Death Valley–the name

The name is pretty foreboding. Death Valley is the deepest valley in North America, extending 282 feet below sea level.

Death Valley was given its English name by the ill-fated group of settlers attempting a shortcut across the valley as they tried to reach California’s gold fields in 1949. Fortunately, it was winter when it’s actually often colder than our part of Arizona, despite the 120+ summer days. The 49ers ended up at what’s now Burned Wagons Point, staring at Tucki Mountain (above), wondering how to get across. In the winter of 2015, we hiked into McLean Spring, the water source just below the point.

McLean Spring. There is some water down there. Not much.

Purely by chance, we hiked in on the 166th anniversary of the emigrants leaving the spring to cross Tucki Mountain to the west. McLean is unusual because the water is drinkable. It’s very close to Salt Creek, which is not drinkable by people, but home to a population of pupfish.

Here is an abundance of salty, undrinkable water a short walk from McLean Spring. Tucki Mountain in the background.

Death Valley is most famous for the remarkable temperatures recorded there in the summer. The widely claimed record is 134 degrees Fahrenheit, recorded in 1913, however a recent analysis which is well accepted disputes that. The highest reliable temperature, if it is validated, is 130 set on August 17 2020, at Furnace Creek Ranch, where we normally stay.

On the trip at the end of 2015, we did several hikes in the Salt Creek area. Here are those routes on a topographic map. There’s a blue track in the lower right where we tried to get in using the trail that comes off the Salt Creek Interpretive Trail, but encountered a section we didn’t want to cross. Then we tried from the north and found the spring after some wandering, also a blue line. We went back using the most direct route two days later, the green line.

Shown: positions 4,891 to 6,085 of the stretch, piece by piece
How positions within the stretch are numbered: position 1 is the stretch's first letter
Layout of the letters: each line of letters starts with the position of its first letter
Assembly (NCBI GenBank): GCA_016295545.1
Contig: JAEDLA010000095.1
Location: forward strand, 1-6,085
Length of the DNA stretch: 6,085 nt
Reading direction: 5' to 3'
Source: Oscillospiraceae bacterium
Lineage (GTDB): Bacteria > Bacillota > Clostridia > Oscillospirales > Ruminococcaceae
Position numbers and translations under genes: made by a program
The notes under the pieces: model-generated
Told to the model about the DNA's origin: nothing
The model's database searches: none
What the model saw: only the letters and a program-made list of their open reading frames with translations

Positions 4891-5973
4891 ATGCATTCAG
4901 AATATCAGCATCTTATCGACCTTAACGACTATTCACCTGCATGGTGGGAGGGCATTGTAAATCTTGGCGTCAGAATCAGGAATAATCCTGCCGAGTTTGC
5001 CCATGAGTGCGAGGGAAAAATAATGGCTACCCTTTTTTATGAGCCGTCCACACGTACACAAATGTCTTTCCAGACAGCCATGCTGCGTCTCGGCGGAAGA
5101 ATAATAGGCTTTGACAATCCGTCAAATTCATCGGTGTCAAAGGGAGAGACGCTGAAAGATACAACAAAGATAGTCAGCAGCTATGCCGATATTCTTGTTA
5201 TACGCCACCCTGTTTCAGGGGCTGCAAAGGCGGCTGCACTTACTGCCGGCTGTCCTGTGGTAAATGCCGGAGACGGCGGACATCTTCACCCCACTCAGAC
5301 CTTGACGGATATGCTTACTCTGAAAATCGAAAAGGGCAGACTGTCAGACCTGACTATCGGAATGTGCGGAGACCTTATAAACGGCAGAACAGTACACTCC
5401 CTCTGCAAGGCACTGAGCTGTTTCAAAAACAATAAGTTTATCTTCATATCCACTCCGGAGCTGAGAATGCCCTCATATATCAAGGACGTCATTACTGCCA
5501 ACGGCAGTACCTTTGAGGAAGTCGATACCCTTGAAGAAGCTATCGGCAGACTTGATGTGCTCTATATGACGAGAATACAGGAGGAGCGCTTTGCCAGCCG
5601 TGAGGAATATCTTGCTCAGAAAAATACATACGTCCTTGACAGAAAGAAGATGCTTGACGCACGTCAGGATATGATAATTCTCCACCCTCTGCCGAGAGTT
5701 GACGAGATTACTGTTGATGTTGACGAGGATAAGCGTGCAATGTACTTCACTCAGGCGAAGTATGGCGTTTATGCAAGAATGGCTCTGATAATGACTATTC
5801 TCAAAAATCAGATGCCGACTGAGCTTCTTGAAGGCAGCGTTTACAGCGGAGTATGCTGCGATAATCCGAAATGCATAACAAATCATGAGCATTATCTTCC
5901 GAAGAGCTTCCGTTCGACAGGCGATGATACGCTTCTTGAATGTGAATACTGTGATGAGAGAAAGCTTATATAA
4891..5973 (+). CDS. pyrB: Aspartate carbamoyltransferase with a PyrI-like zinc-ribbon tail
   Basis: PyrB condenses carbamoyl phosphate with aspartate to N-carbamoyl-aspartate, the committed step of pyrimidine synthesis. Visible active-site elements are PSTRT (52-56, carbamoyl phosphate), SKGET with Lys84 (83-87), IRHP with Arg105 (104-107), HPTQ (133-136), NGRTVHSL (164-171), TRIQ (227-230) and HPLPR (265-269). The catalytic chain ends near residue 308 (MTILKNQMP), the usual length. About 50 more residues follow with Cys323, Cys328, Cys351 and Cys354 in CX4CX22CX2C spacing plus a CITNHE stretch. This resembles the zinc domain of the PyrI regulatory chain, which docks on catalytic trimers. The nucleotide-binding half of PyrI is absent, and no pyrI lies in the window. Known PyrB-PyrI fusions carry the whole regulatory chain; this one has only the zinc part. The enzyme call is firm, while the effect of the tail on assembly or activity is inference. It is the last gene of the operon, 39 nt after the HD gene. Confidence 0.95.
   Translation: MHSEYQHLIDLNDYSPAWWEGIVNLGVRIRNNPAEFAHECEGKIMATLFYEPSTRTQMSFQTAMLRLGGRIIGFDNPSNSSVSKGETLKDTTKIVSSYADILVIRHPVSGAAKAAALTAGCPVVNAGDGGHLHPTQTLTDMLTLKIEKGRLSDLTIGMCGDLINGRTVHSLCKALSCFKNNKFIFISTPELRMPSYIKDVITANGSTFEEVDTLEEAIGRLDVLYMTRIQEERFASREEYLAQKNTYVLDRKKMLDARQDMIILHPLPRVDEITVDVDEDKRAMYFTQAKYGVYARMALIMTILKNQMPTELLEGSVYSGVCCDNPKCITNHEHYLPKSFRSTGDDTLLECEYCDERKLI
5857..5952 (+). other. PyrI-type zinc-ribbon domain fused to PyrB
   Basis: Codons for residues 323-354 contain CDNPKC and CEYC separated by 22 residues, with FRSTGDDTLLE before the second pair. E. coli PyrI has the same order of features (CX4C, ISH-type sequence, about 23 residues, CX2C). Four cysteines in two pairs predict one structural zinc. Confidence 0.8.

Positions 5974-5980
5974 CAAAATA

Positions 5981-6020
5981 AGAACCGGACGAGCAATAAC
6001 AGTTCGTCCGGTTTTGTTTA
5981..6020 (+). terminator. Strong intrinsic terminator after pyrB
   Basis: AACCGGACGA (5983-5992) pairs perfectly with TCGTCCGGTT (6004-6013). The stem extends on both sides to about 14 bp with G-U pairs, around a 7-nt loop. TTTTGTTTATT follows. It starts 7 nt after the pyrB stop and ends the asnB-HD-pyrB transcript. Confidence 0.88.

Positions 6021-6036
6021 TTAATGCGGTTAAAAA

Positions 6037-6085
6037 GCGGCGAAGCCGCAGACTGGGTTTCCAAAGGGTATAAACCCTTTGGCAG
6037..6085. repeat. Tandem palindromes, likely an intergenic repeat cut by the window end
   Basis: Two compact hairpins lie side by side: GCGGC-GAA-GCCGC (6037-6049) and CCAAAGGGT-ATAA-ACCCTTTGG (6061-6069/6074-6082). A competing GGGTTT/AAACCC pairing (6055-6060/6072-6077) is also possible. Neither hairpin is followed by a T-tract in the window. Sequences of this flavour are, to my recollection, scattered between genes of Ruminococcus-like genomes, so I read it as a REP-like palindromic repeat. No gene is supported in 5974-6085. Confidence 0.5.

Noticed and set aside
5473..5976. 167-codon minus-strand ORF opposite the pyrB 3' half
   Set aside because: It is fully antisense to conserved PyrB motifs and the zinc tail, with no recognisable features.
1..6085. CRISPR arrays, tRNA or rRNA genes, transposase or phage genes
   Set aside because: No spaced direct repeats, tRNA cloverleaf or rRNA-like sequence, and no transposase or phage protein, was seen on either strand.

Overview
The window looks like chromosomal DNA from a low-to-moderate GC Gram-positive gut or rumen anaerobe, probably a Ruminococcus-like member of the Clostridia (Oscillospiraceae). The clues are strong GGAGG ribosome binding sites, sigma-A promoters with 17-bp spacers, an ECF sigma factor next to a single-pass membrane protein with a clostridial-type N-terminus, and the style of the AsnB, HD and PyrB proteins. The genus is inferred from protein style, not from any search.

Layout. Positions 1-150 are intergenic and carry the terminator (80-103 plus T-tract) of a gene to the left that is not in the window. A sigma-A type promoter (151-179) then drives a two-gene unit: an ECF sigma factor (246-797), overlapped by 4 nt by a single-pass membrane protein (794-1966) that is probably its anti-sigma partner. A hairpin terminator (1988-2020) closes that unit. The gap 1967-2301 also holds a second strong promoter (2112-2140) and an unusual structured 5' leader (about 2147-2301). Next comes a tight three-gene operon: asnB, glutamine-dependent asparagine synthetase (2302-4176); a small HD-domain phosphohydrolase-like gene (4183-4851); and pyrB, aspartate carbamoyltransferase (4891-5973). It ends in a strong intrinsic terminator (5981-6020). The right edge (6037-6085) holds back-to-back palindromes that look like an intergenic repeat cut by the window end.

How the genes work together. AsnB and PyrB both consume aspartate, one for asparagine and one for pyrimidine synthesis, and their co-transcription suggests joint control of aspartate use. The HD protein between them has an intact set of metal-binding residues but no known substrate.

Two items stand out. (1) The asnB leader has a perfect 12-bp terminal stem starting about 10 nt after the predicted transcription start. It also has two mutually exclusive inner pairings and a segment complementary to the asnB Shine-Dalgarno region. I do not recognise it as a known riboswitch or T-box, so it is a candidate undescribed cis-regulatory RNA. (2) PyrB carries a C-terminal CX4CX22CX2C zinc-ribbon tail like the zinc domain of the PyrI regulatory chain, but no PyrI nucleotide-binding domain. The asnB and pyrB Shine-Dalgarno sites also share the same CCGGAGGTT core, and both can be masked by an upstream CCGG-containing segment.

One thing you should notice about the green is that it’s very straight coming off of Highway 90 in the upper left, the does a curve and becomes straight again, almost like we were on a road. We were!

You should also notice we were bundled up, since Death Valley can get nippy in winter.

This old graded dirt road parallels the paved north-south road through the valley. It can be traced on Google Maps from miles north of where we picked it up down to the vicinity of Furnace Creek. It was probably the original road, but I can’t find any record of it. In the very dry valley, it’s been preserved for many decades. On our first trek in, we left the road and made our way through Salt Creek Valley, which was tough going because of the stands of pickle weed and the almost random wet areas. Salt Creek is where very mineralized fossil water that that has percolated down into the valley over hundreds of years or more comes to the surface and flows down toward Badwater Basin, the lowest point. Here’s Salt Creek looking creek-like, near McLean Spring looking southeast. The brownish ground cover is the pickle weed. The mountains is the background are part of the Amargosa Range, the east side of the valley.

Further down there are big pools where the pupfish, Cyprinodon salinus, hang out. Past that is the section with the boardwalk interpretive trail, also with pupfish constantly swimming against the current. This is a view of the creek and pools at the point where the drop-off on the trail was steep enough that we were unwilling to go further north toward McLean and found the way in going south from Highway 190.

This is looking northwest toward the Panamint Range, the boundary of Death Valley.